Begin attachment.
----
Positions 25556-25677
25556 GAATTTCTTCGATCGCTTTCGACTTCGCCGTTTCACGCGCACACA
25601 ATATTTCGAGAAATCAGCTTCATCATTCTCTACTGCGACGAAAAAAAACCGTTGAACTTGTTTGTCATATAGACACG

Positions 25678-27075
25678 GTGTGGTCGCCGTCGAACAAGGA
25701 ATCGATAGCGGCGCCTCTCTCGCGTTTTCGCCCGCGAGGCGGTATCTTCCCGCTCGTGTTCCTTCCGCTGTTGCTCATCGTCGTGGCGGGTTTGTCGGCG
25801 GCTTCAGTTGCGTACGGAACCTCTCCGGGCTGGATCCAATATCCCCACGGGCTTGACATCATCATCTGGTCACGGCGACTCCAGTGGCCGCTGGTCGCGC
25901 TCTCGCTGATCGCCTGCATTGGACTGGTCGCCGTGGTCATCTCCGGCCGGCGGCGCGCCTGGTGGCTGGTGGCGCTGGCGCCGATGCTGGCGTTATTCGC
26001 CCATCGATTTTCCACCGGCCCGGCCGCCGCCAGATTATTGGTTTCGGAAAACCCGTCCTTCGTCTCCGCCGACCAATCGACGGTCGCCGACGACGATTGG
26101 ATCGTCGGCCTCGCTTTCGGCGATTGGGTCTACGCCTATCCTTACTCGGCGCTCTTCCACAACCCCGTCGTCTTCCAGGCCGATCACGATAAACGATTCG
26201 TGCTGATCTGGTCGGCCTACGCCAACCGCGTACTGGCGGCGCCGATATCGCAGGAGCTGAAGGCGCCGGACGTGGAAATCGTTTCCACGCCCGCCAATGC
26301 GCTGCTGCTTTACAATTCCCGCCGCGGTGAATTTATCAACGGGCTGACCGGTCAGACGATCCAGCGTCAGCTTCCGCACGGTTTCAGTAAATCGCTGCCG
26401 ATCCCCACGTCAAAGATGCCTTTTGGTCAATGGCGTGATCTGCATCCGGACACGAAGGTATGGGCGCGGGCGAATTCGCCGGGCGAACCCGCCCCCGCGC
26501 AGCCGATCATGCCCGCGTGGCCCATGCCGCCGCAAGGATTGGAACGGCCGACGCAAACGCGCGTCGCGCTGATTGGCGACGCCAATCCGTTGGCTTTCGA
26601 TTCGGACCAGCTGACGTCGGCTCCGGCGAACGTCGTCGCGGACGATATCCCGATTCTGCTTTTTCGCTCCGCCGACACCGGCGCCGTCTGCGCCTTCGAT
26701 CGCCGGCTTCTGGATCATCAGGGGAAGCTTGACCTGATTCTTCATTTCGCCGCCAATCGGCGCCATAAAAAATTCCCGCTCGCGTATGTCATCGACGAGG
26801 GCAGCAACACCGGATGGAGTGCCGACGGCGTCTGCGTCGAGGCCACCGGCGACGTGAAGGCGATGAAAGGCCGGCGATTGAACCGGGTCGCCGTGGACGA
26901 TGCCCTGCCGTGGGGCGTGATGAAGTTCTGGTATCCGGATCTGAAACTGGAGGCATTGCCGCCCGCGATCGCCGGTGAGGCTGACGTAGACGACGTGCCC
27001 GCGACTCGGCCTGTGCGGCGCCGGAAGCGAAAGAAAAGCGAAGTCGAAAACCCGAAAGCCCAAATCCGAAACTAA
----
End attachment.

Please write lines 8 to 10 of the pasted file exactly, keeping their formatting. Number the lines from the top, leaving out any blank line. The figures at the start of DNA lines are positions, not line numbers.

25901 TCTCGCTGATCGCCTGCATTGGACTGGTCGCCGTGGTCATCTCCGGCCGGCGGCGCGCCTGGTGGCTGGTGGCGCTGGCGCCGATGCTGGCGTTATTCGC
26001 CCATCGATTTTCCACCGGCCCGGCCGCCGCCAGATTATTGGTTTCGGAAAACCCGTCCTTCGTCTCCGCCGACCAATCGACGGTCGCCGACGACGATTGG
26101 ATCGTCGGCCTCGCTTTCGGCGATTGGGTCTACGCCTATCCTTACTCGGCGCTCTTCCACAACCCCGTCGTCTTCCAGGCCGATCACGATAAACGATTCG